The veteran journalist Bob Woodward touched on the Flynn-Kislyak calls in his new book, Fear. Not only were the sanctions discussed in every phone call, Woodward reported, but transcripts obtained by the White House in February 2017—as they were weighing whether to fire Flynn—showed that it was Flynn, and not Kislyak, who first brought up the sanctions that President Barack Obama had issued in December in response to Russia’s election interference. Then–Acting Attorney General Sally Yates warned White House Counsel Don McGahn that Flynn had misled the FBI about the calls. Still, the White House waited 17 days to fire Flynn, and the day after he was ousted, Trump met with then–FBI Director James Comey and asked if he would consider letting Flynn “go.” That 17-day gap (and Trump’s subsequent request to Comey) has come under scrutiny by Mueller.
Once he began cooperating with prosecutors, Flynn seemed like he was in a position to answer some of the biggest lingering questions in the Russia probe: Did Trump direct Flynn to dangle the easing of sanctions in front of Kislyak during the transition period? And did the president know that Flynn had misled the FBI when he denied ever discussing sanctions with Kislyak? (If Trump knew the extent to which Flynn was in the FBI’s crosshairs when he asked Comey, whom he later fired, to consider “letting Flynn go,” that could dramatically bolster the obstruction case federal prosecutors are building against him.) Furthermore, why did the White House wait nearly three weeks to fire a high-level adviser who was, according to Yates, vulnerable to being blackmailed by the Russians? Flynn also may have had knowledge about a “peace plan” that involved lifting sanctions on Russia in return for Moscow withdrawing its support for pro-Russia separatists in eastern Ukraine, which was allegedly hand-delivered to him by the president’s longtime lawyer, Michael Cohen.
Flynn’s lawyer, Robert Kelner, alluded to his client’s value in a statement last year as he tried to negotiate immunity deals with the FBI and Congress. “General Flynn certainly has a story to tell, and he very much wants to tell it, should the circumstances permit,” Kelner said. Indeed, there were signs pointing to Flynn’s high value as a cooperator: Despite failing to register as a foreign agent in 2016, when he was representing Turkish government interests without notifying the Justice Department, and failing to disclose payments from Russia’s state-owned news agency, Russia Today, when he was renewing his security clearance in January 2016, Flynn was charged only with one count of lying to the FBI. (Flynn’s questionable ties to Russia were not limited to Kislyak and Russia Today: The FBI and the CIA reportedly examined his contact in 2014 with a Russian British national, Svetlana Lokhova, who “has claimed to have unique access” to the GRU, Russia’s military spy agency.)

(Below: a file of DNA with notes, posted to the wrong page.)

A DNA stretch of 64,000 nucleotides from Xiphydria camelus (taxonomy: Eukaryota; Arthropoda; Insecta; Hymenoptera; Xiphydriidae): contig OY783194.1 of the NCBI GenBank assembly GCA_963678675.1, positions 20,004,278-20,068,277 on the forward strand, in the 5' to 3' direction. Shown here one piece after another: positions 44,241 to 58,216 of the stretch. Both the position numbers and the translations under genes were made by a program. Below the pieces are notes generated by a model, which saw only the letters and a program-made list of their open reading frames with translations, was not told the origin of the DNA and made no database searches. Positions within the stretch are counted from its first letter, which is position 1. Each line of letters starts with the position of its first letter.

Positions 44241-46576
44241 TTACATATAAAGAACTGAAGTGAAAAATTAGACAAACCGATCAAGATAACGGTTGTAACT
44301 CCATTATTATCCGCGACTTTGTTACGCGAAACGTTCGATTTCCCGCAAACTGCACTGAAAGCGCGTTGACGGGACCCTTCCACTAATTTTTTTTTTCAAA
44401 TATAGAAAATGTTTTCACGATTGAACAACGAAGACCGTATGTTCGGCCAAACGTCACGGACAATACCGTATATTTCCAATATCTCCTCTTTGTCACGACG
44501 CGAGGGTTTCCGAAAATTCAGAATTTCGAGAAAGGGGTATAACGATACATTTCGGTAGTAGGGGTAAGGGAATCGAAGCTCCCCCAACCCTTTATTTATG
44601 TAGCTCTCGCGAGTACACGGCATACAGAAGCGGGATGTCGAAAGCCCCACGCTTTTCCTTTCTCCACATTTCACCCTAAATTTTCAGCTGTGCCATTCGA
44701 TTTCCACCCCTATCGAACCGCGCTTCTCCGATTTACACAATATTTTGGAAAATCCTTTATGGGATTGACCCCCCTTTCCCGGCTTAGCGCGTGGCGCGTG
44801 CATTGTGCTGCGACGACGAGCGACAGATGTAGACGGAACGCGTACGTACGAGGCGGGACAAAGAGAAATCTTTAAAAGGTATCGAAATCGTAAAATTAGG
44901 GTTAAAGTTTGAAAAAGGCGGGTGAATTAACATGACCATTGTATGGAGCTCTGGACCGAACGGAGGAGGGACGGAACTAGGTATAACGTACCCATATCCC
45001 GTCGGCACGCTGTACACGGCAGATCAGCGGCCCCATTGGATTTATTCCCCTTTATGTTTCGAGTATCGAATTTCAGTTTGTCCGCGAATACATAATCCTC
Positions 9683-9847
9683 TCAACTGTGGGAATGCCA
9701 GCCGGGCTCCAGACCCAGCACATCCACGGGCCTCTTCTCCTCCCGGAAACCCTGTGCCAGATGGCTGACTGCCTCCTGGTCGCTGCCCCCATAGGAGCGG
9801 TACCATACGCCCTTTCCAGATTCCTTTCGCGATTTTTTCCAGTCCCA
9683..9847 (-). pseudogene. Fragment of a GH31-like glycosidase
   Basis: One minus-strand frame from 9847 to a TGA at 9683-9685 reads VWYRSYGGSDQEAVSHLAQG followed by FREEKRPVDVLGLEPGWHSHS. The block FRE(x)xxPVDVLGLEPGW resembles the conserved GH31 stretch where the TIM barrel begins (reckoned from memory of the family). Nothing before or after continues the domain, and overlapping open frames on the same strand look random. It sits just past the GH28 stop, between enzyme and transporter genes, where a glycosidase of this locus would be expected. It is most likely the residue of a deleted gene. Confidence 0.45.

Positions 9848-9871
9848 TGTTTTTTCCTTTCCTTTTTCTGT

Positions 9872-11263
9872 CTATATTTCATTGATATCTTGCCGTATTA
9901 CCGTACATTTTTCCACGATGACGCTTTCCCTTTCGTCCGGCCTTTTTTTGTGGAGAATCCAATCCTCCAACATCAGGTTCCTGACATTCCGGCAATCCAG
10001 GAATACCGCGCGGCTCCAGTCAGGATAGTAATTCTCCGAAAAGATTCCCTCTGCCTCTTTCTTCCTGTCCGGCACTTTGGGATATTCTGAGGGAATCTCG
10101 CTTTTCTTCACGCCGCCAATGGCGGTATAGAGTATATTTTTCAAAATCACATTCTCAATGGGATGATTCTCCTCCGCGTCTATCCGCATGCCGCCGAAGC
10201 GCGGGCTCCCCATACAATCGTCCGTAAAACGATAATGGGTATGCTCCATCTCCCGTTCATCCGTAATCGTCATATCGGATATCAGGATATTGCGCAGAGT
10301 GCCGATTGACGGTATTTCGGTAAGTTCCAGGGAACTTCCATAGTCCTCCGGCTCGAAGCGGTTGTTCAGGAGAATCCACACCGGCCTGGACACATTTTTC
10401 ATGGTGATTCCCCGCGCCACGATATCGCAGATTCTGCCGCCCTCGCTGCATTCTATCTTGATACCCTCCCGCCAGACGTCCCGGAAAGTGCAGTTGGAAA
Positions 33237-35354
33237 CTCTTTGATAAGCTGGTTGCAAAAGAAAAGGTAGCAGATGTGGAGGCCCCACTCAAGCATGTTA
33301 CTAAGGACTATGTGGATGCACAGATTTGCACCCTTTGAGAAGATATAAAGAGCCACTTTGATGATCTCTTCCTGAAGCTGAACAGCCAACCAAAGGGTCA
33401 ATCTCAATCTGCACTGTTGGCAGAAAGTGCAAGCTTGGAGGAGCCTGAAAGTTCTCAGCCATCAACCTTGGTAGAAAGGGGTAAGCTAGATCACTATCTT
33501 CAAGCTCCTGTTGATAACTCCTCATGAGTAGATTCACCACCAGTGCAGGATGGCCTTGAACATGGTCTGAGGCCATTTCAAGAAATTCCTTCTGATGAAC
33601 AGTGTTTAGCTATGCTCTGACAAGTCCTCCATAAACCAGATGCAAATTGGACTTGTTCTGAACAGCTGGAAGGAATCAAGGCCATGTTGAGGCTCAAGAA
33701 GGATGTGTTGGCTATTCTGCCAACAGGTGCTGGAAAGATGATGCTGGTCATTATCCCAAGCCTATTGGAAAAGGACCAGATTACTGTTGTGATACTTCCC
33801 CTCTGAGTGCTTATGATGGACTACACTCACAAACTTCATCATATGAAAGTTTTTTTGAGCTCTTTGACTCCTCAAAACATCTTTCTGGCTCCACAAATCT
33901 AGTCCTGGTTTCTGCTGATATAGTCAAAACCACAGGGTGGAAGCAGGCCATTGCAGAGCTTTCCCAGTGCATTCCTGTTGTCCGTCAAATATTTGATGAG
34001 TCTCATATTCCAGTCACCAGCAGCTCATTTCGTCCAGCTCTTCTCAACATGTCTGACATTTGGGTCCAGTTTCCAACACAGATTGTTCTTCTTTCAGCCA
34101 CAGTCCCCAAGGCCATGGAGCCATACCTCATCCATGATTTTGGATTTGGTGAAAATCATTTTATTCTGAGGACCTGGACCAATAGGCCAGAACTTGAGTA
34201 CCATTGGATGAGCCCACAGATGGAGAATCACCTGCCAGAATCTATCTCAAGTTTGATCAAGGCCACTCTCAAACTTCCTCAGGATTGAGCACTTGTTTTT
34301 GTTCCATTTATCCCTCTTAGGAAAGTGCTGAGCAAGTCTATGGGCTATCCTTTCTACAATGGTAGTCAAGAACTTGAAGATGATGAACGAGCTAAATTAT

But Daniel Goldman, a former federal prosecutor in the Southern District of New York, said he thinks Flynn’s sentencing is an indication that he “is not as central a witness as many believed.”
“I had always thought Flynn’s plea to mere false statements was odd, particularly given the public information we knew about his lobbying in Turkey and his communications with Russia during the transition,” Goldman said. Like Kirschner, Goldman noted that Flynn could still be called to testify after he is sentenced. But if Mueller is going forward with sentencing, Goldman added, “then it likely means this is it for Flynn … And if that’s [the] case, it means one of two things: Either Flynn was not as involved in criminal conduct, including potential collusion, as many suspected—and therefore does not have much information that Mueller could use—or Mueller has so much information that he doesn’t need Flynn.”